Firstly, you should choose a suitable Paper Weight (and I don’t mean a nice weighty stone that keeps your desk papers together). Paper comes in a large range of different ‘weights’, measured in GSM (Grams per Square Meter), which will effect how thick the paper feels. Thicker papers tend to be of better quality (and are therefore usually more expensive). You should feel confident selecting an appropriate paper weight that’s going to suit the item you’re printing (and your budget!).
Here are our recommendations for paper weights:
- If you are printing a newspaper a low GSM would be suitable, something between 35 and 55 GSM.
- Flyers or low-market brochures might need a slightly heavier paper, around 110 to 160 GSM.
- Magazine covers tend to be on the heavier side, from around 180 GSM for a mid-market title, edging up to over 250 GSM for a high-end glossy.
- For a sturdier card weight, like a business card, you should be looking at upwards of 350 GSM to give a luxurious, weighty feel.
You also should know a bit about Paper Finishes. Your printer will ask you to provide a combination of paper specifications for the job – your desired weight and finish. Finishes fall into two main categories – Coated and Uncoated.
Uncoated paper is a suitable choice for printing letterhead, stationery or lower-quality leaflets and flyers. The feel of the finish is smoother and stronger than standard copy paper.
Coated paper falls into two sub-groups – matte-coated and gloss-coated. Matte-coated gives a smooth, unglossy finish and can give your print documents a modern, pared-back look. Gloss-coated paper is smooth and with a slightly reflective finish, giving your documents a glossy, high-end look. Because the ink sits on the surface of the coating, rather than absorbing into the paper, colors appear more vibrant and rich.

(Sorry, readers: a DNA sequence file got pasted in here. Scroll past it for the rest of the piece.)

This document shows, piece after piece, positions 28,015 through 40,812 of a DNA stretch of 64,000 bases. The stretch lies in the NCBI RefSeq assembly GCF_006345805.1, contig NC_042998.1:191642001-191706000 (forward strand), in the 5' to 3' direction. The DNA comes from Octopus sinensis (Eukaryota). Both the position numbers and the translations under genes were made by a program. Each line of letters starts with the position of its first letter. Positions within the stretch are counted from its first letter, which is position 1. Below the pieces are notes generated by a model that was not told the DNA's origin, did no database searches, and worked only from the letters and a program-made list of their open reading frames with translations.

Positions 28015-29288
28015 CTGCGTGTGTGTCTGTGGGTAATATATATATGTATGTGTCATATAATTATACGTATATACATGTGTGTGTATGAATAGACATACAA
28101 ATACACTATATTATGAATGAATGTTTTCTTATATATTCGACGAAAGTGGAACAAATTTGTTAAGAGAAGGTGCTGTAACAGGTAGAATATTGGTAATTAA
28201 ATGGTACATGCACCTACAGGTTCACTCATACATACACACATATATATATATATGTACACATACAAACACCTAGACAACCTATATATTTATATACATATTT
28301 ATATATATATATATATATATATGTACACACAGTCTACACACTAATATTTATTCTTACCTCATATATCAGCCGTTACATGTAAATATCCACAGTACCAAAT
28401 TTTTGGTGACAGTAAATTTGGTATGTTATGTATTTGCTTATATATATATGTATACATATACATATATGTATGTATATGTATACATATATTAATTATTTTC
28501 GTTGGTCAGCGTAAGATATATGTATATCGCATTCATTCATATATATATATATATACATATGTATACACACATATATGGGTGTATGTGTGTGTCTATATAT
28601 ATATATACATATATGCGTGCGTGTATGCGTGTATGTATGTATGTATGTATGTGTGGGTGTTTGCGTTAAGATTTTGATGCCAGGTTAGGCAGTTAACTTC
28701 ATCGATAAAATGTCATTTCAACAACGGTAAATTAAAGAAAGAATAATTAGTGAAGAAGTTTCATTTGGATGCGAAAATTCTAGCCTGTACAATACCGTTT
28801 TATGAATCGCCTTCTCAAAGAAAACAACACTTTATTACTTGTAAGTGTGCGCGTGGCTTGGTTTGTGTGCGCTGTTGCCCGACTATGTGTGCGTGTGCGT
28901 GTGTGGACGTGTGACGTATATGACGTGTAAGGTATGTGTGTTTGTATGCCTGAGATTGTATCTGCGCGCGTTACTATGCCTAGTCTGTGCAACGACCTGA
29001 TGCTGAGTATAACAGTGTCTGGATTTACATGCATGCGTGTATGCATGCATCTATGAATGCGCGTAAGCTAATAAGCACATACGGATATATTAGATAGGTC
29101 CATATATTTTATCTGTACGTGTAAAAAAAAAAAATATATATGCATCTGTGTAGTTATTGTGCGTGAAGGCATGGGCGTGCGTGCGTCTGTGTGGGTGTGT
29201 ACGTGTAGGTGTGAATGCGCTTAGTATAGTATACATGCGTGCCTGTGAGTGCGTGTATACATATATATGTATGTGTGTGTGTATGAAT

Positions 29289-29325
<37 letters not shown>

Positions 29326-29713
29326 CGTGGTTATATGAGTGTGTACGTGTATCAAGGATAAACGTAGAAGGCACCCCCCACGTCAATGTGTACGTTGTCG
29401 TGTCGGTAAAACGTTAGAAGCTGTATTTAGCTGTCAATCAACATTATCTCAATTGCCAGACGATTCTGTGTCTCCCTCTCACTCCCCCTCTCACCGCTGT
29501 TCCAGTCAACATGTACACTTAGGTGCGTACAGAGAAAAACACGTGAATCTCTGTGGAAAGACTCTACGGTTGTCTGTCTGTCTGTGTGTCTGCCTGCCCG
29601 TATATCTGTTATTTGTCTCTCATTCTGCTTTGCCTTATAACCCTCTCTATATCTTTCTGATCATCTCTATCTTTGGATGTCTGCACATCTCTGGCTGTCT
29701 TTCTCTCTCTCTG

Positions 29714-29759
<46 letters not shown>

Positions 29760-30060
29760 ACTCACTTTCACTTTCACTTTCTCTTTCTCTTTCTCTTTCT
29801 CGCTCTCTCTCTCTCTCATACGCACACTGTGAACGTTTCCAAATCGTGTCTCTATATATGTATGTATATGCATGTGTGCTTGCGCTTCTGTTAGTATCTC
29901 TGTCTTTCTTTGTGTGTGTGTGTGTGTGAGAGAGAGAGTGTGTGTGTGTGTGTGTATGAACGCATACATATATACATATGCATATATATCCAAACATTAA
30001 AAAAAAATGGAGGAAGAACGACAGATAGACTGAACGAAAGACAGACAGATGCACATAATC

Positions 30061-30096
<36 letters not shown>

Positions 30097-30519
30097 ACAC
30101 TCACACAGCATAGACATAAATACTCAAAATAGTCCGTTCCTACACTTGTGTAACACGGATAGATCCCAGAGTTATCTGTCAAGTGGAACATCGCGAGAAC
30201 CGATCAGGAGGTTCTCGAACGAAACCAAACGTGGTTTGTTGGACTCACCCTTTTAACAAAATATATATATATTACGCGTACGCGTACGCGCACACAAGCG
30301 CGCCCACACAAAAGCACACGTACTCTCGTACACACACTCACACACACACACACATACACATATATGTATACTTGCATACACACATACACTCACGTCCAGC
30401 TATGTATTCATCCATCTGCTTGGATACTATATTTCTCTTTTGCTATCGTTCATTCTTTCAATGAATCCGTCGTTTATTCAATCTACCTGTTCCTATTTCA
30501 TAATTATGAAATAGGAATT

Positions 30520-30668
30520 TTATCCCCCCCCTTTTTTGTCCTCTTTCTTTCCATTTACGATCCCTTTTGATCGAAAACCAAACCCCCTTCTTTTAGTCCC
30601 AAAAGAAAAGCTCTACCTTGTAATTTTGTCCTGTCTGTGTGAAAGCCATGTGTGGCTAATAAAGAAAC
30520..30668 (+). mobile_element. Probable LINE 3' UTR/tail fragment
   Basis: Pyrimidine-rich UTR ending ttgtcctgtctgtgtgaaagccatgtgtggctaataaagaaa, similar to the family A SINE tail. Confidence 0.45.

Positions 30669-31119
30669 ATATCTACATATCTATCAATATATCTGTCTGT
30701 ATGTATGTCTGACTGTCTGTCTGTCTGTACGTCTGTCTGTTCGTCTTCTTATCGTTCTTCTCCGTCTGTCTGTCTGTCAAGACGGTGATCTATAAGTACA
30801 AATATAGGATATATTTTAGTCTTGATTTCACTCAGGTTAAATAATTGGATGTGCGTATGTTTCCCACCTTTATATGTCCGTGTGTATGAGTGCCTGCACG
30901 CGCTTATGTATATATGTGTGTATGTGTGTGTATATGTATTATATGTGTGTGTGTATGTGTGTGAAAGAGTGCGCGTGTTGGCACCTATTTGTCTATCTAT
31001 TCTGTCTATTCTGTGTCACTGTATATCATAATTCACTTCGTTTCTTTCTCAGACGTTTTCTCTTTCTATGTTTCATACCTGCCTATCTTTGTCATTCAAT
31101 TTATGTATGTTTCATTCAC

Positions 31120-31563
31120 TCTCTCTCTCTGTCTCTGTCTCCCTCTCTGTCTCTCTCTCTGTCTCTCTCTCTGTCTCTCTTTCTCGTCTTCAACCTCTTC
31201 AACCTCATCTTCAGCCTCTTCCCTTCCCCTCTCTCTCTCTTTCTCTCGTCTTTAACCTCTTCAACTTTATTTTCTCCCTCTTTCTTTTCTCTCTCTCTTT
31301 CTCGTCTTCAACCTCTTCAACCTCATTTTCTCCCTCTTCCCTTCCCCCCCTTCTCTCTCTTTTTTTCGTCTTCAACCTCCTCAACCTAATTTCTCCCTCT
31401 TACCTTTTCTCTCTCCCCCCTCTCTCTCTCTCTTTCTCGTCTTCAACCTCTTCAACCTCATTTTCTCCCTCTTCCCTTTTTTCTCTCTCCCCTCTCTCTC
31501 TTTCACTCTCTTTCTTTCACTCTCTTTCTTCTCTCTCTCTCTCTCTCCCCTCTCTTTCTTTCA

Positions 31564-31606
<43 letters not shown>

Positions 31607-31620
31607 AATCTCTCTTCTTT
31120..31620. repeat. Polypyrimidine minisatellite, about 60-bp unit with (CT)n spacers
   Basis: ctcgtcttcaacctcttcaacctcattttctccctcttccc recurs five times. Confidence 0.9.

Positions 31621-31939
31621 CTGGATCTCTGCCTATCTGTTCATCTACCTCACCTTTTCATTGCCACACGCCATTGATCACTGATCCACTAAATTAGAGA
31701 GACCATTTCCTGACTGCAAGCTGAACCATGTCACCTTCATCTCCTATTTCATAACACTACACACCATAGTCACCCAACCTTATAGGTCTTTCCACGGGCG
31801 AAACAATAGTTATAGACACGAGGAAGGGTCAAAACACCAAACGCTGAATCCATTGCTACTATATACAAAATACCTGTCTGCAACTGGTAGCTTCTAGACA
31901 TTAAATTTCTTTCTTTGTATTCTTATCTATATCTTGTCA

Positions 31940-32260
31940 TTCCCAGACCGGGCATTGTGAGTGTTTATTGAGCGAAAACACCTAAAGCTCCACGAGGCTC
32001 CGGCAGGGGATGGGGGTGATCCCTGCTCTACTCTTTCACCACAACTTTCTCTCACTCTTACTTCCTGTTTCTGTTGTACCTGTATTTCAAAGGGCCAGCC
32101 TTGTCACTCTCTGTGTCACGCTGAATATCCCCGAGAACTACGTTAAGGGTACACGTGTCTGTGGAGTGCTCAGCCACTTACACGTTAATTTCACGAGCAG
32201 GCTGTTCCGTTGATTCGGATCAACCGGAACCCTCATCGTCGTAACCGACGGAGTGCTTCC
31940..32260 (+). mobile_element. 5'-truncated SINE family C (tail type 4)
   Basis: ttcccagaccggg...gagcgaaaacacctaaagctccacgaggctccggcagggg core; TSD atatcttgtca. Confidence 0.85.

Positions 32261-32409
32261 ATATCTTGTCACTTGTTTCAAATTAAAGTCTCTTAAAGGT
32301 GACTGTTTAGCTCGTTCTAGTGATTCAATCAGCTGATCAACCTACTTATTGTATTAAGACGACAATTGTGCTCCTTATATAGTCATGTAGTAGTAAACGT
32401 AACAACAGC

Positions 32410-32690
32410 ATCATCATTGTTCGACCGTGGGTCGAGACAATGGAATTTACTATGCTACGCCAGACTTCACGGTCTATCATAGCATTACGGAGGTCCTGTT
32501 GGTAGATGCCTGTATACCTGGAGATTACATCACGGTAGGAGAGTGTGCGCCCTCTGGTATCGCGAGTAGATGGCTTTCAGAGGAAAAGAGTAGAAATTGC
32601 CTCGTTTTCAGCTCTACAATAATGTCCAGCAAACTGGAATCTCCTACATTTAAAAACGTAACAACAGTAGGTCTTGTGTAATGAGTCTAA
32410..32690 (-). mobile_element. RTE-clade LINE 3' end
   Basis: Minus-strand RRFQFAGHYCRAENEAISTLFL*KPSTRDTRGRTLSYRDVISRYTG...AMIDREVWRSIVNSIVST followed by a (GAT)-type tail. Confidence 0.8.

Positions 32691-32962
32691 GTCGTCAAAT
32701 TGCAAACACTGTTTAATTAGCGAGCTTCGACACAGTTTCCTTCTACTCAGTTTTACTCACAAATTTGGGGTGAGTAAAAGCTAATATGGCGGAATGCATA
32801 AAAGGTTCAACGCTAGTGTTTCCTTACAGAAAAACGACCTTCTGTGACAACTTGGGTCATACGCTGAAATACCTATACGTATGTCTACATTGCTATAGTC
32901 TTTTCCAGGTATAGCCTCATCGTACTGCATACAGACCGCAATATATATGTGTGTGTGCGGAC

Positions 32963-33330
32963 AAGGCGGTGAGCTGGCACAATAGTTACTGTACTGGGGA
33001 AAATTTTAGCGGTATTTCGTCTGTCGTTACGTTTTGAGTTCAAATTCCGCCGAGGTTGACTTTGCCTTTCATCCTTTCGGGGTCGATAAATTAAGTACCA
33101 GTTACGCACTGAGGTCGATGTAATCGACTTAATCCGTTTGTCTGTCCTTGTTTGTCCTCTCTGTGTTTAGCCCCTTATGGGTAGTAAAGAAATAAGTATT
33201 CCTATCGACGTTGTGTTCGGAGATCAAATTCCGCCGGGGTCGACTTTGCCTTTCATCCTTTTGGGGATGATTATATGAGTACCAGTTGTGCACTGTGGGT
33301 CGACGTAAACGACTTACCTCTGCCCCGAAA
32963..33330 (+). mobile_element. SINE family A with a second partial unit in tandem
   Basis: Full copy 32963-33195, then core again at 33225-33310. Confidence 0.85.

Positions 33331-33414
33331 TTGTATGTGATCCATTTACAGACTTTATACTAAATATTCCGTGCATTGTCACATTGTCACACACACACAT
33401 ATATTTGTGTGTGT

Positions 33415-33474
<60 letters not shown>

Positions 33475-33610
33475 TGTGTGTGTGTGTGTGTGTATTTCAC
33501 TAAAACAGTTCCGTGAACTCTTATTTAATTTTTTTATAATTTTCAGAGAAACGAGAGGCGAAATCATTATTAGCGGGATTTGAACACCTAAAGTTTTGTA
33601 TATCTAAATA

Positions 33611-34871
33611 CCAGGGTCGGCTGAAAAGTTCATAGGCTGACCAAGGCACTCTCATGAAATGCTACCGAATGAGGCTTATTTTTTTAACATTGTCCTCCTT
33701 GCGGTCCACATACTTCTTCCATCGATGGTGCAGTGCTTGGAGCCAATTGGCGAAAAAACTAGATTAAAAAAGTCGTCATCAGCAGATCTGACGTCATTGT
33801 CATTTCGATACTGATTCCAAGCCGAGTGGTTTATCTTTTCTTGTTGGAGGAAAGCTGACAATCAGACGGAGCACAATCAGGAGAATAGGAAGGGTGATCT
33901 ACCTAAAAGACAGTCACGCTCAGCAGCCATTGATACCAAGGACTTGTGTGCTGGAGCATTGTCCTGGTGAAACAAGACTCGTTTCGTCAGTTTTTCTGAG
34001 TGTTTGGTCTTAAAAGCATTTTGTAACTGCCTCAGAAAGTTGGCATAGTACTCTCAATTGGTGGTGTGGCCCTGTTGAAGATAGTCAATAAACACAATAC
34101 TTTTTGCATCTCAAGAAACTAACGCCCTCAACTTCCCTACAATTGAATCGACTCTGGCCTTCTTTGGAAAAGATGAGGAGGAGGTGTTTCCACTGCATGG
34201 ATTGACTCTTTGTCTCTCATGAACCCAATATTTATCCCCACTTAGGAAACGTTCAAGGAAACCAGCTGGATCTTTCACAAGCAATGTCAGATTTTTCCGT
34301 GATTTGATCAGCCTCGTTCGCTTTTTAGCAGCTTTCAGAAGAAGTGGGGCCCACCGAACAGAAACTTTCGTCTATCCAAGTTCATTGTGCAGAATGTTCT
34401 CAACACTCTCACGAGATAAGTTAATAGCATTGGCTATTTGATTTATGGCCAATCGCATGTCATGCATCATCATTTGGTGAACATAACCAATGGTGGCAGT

This parrot would love to be printed on gloss-coated paper if possible:
4. Exporting and Packaging your InDesign files
Once you’ve completed your InDesign work, and feel ready to go to print, you can export your design as a print-ready file. In theory this print-ready file is suitable for going straight to press.
It’s a wise idea to get in touch with the printer first and see if they have a preferred format for print-ready files. Most printers would probably prefer a Press Quality PDF (Portable Document Format) version of your design, but they might also accept files in other CMYK-compatible formats, such as high-resolution (minimum 300 dpi) JPEG or TIFF files.
To export your InDesign document, go to File > Export on the main menu and choose Adobe PDF (Print) from the Format drop-down menu in the Export window.
In the Export Adobe PDF window that opens, choose [Press Quality] from the Adobe PDF Preset menu.
You should also make sure to export your print-ready file with the Bleed included. If you’re exporting to a PDF format, you can check the option in the Export window to include a bleed.
You can also choose to include Printer’s Marks in your exported print-ready file, which includes trim and crop marks, center marks, and page information. These can be really useful to the printer when preparing your work for the press.
If your printer has requested the original InDesign, or ‘native’, files, this is because this gives the printer the freedom to re-export the file if they need to make any minor technical adjustments. You will need to Package your InDesign file before you send it. Check out this quick and simple tutorial on how to package your files.
5. Provide a mock-up and ask for a print proof
You can’t expect your printer to be a mind-reader; they can only work from what they have been given, in terms of the print-ready or native (e.g. InDesign, Photoshop etc.) files, as well as from your instructions given over email, phone or face-to-face in person. Before you commit to the print run, there are two things you can do that will really help your printer to complete the job in the way you want it to.